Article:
Well, that was fast
I wish that grief had five stages. It would be a lot easier. Alright, we’d say to ourselves. I’m past denial. Already a quarter of the way to acceptance. Unfortunately, like a PTA meeting or a 32 ounce Jamba Juice, the experience of grief is impossibly vast and not at all as advertised.
We’re all familiar with denial, of course. In the immediate aftermath of a tragedy, the brain can’t stop thinking: Okay, so that happened. But what if it didn’t? It was just a few minutes ago that that wasn’t a thing that had happened.
After all, what’s so different between the before and the after? Literally every single thing is the same, except for the thing that we wish wasn’t the same.
Well, of course, denial fades, and it usually fades into anger, hence the “five stages” paradigm. What they don’t tell you is that denial comes back. There’s anger, and there’s bargaining, and there’s depression, but then there’s some more denial. And that denial is usually interspersed with depression, and a touch of anger. And you’re back to square one. All the while, you stare blankly at the people going about their lives around you and wonder dully how they’re acting like the world isn’t completely different.
Today was a beautiful day. It was a uniquely Seattle spring day, a day that managed to be both chilly and warm as the sun shone down over a city that is finally beginning to show life. It was so easy to shake off the 6-0 Monday night loss as we settled in to watch our Canadian hero pitch his first Mariners start in nearly three years.
In a matter of minutes, optimism turned to gaping-mouthed horror.
James Paxton experiencing “left elbow discomfort” some thirty pitches into his first start of the 2021 season isn’t life-shattering. Hell, it’s not even especially surprising. What it is, though, is tragic.
It’s tragic for James Paxton, who has never broken 160 innings pitched in a season, and who would have liked nothing more than to finally turn in the season that he knows he’s capable of.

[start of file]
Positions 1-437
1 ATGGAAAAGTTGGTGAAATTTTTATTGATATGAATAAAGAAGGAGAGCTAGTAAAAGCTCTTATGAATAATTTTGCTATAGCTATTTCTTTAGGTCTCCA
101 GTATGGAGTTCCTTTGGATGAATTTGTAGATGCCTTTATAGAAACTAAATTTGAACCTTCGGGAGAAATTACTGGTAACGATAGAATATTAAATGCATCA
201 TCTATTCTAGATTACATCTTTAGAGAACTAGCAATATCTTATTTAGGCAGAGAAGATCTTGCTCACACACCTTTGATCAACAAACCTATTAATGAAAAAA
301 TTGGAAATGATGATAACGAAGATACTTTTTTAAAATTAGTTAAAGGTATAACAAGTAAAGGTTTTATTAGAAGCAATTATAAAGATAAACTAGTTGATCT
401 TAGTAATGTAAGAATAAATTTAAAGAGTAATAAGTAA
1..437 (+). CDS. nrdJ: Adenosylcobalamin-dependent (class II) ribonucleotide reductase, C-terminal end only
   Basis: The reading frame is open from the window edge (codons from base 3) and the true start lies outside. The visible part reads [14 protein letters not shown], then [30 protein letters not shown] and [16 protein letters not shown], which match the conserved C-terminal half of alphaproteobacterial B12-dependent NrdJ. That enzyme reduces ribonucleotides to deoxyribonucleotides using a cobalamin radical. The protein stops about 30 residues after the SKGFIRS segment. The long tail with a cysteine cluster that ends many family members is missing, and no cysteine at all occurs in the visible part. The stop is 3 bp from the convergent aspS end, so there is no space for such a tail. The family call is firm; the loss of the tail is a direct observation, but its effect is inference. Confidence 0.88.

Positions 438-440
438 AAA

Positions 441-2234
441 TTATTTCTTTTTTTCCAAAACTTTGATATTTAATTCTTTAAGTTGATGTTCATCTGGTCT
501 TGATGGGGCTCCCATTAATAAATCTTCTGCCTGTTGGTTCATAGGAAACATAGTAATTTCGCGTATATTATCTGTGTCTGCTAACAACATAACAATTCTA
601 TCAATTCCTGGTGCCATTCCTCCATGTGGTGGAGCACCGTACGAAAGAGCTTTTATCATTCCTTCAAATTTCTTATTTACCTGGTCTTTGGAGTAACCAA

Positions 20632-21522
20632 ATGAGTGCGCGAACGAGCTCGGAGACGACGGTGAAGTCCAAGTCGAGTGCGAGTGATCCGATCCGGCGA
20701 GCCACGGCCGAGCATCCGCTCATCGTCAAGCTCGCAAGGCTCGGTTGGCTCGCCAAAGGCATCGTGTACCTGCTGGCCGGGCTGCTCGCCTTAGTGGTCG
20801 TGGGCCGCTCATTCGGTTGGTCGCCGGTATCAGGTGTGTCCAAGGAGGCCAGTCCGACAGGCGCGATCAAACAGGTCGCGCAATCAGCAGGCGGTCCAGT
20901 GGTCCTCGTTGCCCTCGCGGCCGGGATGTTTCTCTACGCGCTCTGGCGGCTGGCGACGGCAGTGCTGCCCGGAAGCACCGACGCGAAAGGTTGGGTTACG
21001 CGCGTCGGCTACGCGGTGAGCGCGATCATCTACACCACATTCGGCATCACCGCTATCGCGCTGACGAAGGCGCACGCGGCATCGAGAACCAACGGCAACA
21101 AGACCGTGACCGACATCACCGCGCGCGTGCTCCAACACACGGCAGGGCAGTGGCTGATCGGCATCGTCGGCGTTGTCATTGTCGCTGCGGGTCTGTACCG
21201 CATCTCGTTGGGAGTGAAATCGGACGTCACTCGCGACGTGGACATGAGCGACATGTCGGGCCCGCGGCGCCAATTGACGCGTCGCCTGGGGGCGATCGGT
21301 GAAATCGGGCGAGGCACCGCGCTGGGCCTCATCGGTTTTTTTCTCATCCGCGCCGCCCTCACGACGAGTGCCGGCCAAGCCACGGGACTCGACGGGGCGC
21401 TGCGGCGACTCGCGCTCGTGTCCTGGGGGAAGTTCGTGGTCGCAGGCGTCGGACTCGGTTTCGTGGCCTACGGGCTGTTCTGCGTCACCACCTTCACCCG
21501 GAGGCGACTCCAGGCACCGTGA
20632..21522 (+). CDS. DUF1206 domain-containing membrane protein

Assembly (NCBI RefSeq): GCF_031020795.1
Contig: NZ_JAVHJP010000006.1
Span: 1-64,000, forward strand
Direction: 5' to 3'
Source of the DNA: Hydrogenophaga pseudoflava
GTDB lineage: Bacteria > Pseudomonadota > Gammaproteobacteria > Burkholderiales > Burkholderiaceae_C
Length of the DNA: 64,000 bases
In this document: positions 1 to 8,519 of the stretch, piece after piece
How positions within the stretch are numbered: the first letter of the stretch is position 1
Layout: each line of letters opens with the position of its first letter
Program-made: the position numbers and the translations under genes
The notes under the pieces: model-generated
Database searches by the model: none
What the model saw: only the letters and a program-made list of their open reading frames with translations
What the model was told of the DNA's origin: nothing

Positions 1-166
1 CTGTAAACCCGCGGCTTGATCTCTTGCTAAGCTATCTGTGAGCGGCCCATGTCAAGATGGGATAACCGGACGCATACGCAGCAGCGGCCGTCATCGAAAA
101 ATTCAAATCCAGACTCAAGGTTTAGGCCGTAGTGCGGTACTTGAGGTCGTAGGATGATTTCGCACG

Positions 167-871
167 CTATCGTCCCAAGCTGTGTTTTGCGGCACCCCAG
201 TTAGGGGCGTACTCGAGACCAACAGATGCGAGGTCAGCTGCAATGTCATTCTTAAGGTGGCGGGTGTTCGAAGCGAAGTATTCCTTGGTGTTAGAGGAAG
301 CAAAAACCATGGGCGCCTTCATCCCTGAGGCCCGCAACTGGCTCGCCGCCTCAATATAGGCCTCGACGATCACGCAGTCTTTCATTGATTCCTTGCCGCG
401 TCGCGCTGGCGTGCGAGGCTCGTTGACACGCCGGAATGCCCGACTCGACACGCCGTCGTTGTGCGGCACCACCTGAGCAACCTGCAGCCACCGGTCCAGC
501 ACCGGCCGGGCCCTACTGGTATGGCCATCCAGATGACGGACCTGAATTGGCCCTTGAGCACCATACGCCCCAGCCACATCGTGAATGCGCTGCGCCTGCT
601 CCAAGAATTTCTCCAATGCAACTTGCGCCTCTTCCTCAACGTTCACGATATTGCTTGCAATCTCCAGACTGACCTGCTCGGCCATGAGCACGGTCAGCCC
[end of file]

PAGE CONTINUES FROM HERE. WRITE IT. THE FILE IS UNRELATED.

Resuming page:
It’s tragic for the Mariner fans who are, in all likelihood, going to have to endure a 90-loss season while grasping at as many straws as present themselves. Paxton was a particularly alluring straw. And there are, like, five straws.
I know that the Mariners’ 2-1 performance in the season-opening series against the Giants wasn’t going to be representative of them on the whole this season. But, man, I don’t think that the Mariners could have more thoroughly killed enthusiasm for the season if they had tried.
On one hand, you have Paxton. As I write this, Scott Servais has told reporters that Paxton has a “strained muscle in his left forearm”. On the surface, that’s probably as good as the news could have been. “Left forearm” is a lot less foreboding than the “left elbow discomfort” that was initially reported. With that said, Paxton will have an MRI tomorrow, and nobody knows what it will show. Paxton will miss time. There’s a real chance that it’s a lot of time.
On the other hand, you have, well [gestures at the rest of the Mariners]. I am fully aware that any reaction to the team’s performance through just five games is an overreaction. But those five games are all that we have to go on, and they have looked terrible. I mean, terrible. As fun as the Opening Day comeback was, the Giants handed the game to the Mariners more than the Mariners actually did anything to win it.
The best part about the first week or two of the baseball season is that every fan base has somehow found a way to convince themselves that this could be the year. Some pathways may be narrow and impossibly treacherous, but every team does have a path.
The events of tonight’s game were the equivalent of the Mariners’ path being covered by an avalanche. It was just about the worst way the game could have gone, and it happened on the fifth game of the season. The rest of the climb isn’t impossible, but I feel a lot worse than I did this morning.